I have never been a cat person, mostly because all the dogs I have known could have weighed three hundred pounds and never been anything but the sweet-natured companions they were, while any cat that weighed three hundred pounds would certainly have tortured me to death just for sport. Well, it turns out that people who subsidize these little killing machines by providing food, shelter, and health care, all without confinement, are accountable for a great deal of butchery -
“That mouse carcass Kitty presents you with is just the tip of a very bloody iceberg. When researchers attached kittycams to house cats, they found a secret world of slaughter…
…The carnage cuts across species. Lizards, snakes and frogs made up 41% of the animals killed, Loyd and fellow researcher Sonia Hernandez found. Mammals such as chipmunks and voles were 25%, insects and worms 20% and birds 12%. “
The camera footage indicates that for every one animal a cat brings home, three to four are either eaten or left to rot. Equally disconcerting is the danger to which these beloved pets are exposed. They are equally menacing and menaced. The cats, of course, are hardly to blame for this. It is only their nature that drives their behaviour. But this is as true with human beings as it is with felines. Once you elect to subsidize someone’s education, employment, upkeep, or lifestyle, you must be very careful to consider the consequences of that subsidy. To do otherwise is to cultivate behaviour that is either harmful to the individual, harmful to society, or perhaps even both.
This is a beautiful animation illustrating the life cycle of sea turtles, the challenges they face, and some of the ways in which human endeavour has supposedly increased those challenges. Beach development, poaching, plastic refuse, long lines, nets, oil… all are held to be responsible for decreasing the turtle survival rate from 10% of each nest to 1%. But we know this cannot be true, because populations of many animals (pigs, cows, chickens, etc.) flourish even in the face of development, pollution, theft, and chemicals.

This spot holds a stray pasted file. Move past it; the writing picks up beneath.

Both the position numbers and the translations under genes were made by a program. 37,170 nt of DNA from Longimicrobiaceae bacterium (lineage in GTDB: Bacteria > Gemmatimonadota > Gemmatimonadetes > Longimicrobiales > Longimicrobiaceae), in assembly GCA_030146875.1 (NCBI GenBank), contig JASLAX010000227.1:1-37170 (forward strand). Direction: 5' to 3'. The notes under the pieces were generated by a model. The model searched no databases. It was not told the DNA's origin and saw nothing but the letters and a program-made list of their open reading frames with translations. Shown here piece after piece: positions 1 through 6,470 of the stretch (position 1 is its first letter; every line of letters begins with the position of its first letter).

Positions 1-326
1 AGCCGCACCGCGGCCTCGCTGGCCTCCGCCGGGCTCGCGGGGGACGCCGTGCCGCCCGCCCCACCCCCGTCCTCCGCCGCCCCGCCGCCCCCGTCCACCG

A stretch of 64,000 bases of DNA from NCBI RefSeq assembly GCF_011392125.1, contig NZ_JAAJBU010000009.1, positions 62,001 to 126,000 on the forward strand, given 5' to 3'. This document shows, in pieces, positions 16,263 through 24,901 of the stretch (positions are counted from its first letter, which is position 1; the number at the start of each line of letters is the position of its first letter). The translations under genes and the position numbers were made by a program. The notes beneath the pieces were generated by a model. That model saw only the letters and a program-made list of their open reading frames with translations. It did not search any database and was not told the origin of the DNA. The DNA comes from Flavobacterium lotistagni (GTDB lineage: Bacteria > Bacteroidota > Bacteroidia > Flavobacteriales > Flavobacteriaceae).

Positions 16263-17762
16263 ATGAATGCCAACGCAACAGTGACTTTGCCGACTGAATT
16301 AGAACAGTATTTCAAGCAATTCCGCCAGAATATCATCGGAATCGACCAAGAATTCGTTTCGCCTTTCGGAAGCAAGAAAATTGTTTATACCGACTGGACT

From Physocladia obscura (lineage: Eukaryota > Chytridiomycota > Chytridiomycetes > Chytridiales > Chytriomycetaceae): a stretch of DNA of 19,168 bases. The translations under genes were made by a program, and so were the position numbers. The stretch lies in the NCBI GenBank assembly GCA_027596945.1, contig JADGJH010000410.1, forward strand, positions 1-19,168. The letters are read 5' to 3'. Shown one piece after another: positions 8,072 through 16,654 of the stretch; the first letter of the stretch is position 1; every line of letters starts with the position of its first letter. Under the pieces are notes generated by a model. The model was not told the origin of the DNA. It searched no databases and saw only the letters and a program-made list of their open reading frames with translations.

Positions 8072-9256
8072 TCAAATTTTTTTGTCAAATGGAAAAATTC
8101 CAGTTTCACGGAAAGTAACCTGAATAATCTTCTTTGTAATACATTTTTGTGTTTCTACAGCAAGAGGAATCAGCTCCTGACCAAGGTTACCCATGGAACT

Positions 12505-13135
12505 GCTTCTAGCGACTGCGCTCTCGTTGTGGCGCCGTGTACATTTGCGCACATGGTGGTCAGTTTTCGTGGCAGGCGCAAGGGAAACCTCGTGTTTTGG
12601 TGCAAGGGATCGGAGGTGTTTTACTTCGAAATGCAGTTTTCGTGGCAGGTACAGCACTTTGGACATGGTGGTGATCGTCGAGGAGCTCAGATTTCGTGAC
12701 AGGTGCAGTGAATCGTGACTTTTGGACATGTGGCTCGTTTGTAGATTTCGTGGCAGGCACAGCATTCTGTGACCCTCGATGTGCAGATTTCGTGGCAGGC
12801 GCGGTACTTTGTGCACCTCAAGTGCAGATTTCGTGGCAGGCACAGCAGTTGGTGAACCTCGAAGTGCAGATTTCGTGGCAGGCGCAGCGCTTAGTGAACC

In order for sea turtle populations to recover, it is necessary to eliminate those legal barriers which have criminalized the trade in turtles. Once the profit motive has been restored, sea turtles will be bred in such numbers that pressure on wild populations will dwindle to almost nothing, and the oceans will one day again be thick with these amazing creatures.
“Between 2006 and 2012 gas went from providing 20% of America’s electricity to nearly 25%, mainly at the expense of coal. Cheap gas and environmental legislation under the Clean Air Act, aimed at emissions of sulphur dioxide, nitrous oxide and mercury (but not carbon dioxide) from dirty coal plants, accelerated a trend that is set to continue. For decades coal had provided well over half America’s electricity. In 2011 coal-generated power was down to 42%, its lowest level since at least 1949, when records began. The EIA says the switch will speed up in 2012, with coal falling to just 36% of the total.
Gas has wrought some remarkable changes. Over the past five years America has recorded a decline in greenhouse-gas emissions of 450m tonnes, the biggest anywhere in the world. Ironically, given its far greater effort to tackle climate change, the European Union has seen its emissions rise, partly because its higher gas prices (linked to oil) have led to an increase in coal-fired power generation.”
If you’re looking for me, I’m at the corner of Perplexed Street and Confused Avenue. If the more heavily regulated EU has had rising emissions, why include regulation as one of the reasons emissions have fallen in the US? Is it not more likely that regulation in North America would also have led to higher emissions, had they not been offset by declines brought about by the market forces which have led to lower gas prices? The trend suggests to me that there should be a decrease in government regulation, and a more strict protection of market regulation. Then we might see some real progress.
From the time I started school in the late ’60s, I have heard an endless procession of apocalyptic environmental predictions, none of which have materialized to any great extent. We still have trees, and copper, and oil. Air and water quality have been improving in more and more areas, and not only have mass extinctions failed to materialize, many endangered animal populations are rebounding and repopulating areas from which they had disappeared. In some cases, bad government stewardship has been replaced by better government stewardship, and in other cases private citizens, pursuing either profit or personal satisfaction, have been the driving force. For example -
We only hear one story like these for every thousand predictions of doom, but you can’t sell newspapers or get research funding by saying things are getting better. So, try not to be disheartened. Things are better than some people want us to believe.